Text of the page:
And this heroic existence we're called to is about doing the small and simple things that most people lose sight of, the things that may not make the news or trend on social media, but that generate beautiful ripples nonetheless. It's about chipping away at the image of the life we think we're supposed to have and uncovering the life that we deserve to live, the kind the planet is made better by. It's about understanding that we have far more power at our disposal than we're aware of. There is a transcendent way of living that can begin to alter the planet in real time - right now - and it's fully accessible to each of us regardless of what we do, where we live, or how much influence we think we have. That's the amazing truth at work here: the world has always been transformed by fully ordinary people whose willingness to show up, to brave damage, and to risk failure yielded extraordinary results.

In 1871, while preaching a sermon opposing slavery in America, Unitarian minister Theodore Parker said, "The arc of the universe bends toward justice." His words were echoed almost a century later by Dr. Martin Luther King, Jr., as solace for those looking around at the unbridled bigotry of the day and feeling like the decent people were losing. Embedded in this phrase is the promise that over time, in ways that we can't always perceive from where we're standing at a given moment, humanity does evolve toward goodness.

From the first chapter, the author draws on his love of comic books and superheroes. The ordinary superpowers that he promotes are compassion, sacrifice, courage, humor, humility, honesty, kindness, creativity, persistence, wonder, and gratitude. 

Every hero is pulled into significance differently. Batman rises from the ashes of his parents' murder to defend a crime-riddled Gotham. Wonder Woman feels compelled to come to the aid of outnumbered Allied soldiers facing the Third Reich, after being cared for by one of them. Black Panther fully claims his birthright as king after realizing his nation's former missteps. Spider-Man is transformed after recognizing the great responsibility accompanying his great power. Black Widow is moved to make amends  for her deadly assassin's past. They all become undeniably heroic, yet in ways and circumstances  that look nothing alike and with completely unique motivations. In the same way, you and I will each receive a one of a kind, time-sensitive invitation to step into a better version of ourselves: a personal tragedy, a national crisis, a cause that moves us, or a desire to use a gift for the good of others.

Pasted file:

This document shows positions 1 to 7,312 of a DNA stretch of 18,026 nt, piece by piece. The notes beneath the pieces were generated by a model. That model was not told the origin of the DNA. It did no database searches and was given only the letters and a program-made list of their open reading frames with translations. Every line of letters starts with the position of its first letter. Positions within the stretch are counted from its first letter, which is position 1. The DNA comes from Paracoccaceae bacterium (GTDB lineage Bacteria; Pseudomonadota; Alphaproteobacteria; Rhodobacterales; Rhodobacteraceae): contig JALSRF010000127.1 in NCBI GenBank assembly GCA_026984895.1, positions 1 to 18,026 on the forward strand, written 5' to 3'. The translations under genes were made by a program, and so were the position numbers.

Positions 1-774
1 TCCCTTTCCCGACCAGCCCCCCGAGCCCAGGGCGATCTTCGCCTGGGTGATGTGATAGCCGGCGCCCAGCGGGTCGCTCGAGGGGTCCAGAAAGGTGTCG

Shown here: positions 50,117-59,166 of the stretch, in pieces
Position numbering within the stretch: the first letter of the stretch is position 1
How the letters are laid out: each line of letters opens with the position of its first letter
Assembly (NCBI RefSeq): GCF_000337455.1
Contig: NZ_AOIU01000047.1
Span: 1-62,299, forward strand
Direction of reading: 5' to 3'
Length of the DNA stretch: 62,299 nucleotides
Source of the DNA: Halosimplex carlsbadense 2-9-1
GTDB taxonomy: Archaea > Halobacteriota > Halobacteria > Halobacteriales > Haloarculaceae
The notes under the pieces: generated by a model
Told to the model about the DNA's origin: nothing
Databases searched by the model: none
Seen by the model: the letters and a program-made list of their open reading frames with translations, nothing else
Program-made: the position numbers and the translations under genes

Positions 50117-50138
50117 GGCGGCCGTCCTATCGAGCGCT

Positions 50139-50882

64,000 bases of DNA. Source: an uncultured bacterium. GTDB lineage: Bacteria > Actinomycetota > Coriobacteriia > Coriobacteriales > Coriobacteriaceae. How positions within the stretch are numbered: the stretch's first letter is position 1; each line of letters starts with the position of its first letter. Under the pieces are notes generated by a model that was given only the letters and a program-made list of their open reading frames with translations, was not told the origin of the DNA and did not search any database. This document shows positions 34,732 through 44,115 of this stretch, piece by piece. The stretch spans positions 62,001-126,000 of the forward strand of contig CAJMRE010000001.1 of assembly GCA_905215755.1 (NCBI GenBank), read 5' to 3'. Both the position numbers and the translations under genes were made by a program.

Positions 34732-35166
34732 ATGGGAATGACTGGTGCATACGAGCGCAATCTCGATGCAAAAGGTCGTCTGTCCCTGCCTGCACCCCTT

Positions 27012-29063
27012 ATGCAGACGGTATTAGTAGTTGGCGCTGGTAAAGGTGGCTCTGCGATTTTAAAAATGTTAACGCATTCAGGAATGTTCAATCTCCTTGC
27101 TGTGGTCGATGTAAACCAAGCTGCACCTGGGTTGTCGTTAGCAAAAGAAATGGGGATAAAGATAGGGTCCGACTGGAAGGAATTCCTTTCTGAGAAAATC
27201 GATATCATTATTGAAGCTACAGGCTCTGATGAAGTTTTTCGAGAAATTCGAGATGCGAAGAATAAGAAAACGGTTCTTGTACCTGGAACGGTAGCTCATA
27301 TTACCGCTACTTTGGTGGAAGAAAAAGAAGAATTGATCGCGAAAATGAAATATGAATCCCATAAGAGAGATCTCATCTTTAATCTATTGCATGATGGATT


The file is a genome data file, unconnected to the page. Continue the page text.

Be sure to check out John's blog Stuff That Needs To Be Said. Especially his post today entitled To Exhausted and Young Voters

Keep doing the work that matters!
Don't you dare stop now :)

Sunday, October 28, 2018

They can never undo what they have done, and what they have done will never be forgotten.

On Saturday, October 27th a gunman, who expressed a hatred of Jews, entered a Pittsburgh synagogue killing 11 people and wounding six.

The shooter was angry because he thought Jewish communities were funding a caravan of terrorists trying to infiltrate the United States.

From this article in the Atlantic... Trump's Caravan Hysteria Led To This
The apparent spark for the worst anti-Semitic massacre in American history was a racist hoax inflamed by a U.S. president seeking to help his party win a midterm election. There is no political gesture, no public statement, and no alteration in rhetoric or behavior that will change this fact. The shooter might have found a different reason to act on a different day. But he chose to act on Saturday, and he apparently chose to act in response to a political fiction that the president himself chose to spread, and that his followers chose to amplify. 
As for those who aided the president in his propaganda campaign, who enabled him to prey on racist fears to fabricate a national emergency, those who said to themselves, “This is the play”? Every single one of them bears some responsibility for what followed. Their condemnations of anti-Semitism are meaningless. Their thoughts and prayers are worthless. Their condolences are irrelevant. They can never undo what they have done, and what they have done will never be forgotten.  

From the Open Culture post that accompanies this video...

In the short New York Times opinion video above, Stanley summarizes his “formula for fascism”—a “surprisingly simple” pattern now repeating in Europe, South America, India, Myanmar, Turkey, the Philippines, and “right here in the United States.”

And as a reminder that we've been here before:
In 1939, some 20,000 Americans attended a Nazi rally in Madison Square Garden, New York. In the video clip, Fritz Kuhn, leader of the German-American Bund (the US wing of the Nazi party), attacks the media and minorities... Link to Video

From the Politico article, When Nazis Filled Madison Square Garden:
Those who have studied the Bund’s rise and fall are alarmed at the historical parallels. “When a large group of young men march through the streets of Charlottesville chanting, ‘Jews will not replace us,’ it’s only steps removed from chanting ‘death to the Jews’ in New York or anywhere else in the 1930s,” says David Harris, executive director of the American Jewish Committee. “When those young men chant ‘blood and soil,’ it conveys the same meaning as those decades before who chanted ‘blut and boden,’ referring to the Nazi glorification of and link between race and land.” 
“I don’t see much of a difference, quite frankly, between the Bund and these groups, in their public presence,” says Arnie Bernstein, the author of Swastika Nation, a history of the German American Bund. “The Bund had its storefronts in New York, Chicago, Detroit and Los Angeles—today’s groups are also hanging out in the public space, but in this case, they’re on the internet and anyone can access their ‘storefronts,’ or websites, and their philosophy, if you can call it that, is essentially the same.”

And today Madeleine Albright tweeted:

Which gave me the idea...

Anne Frank Human Rights Memorial, Boise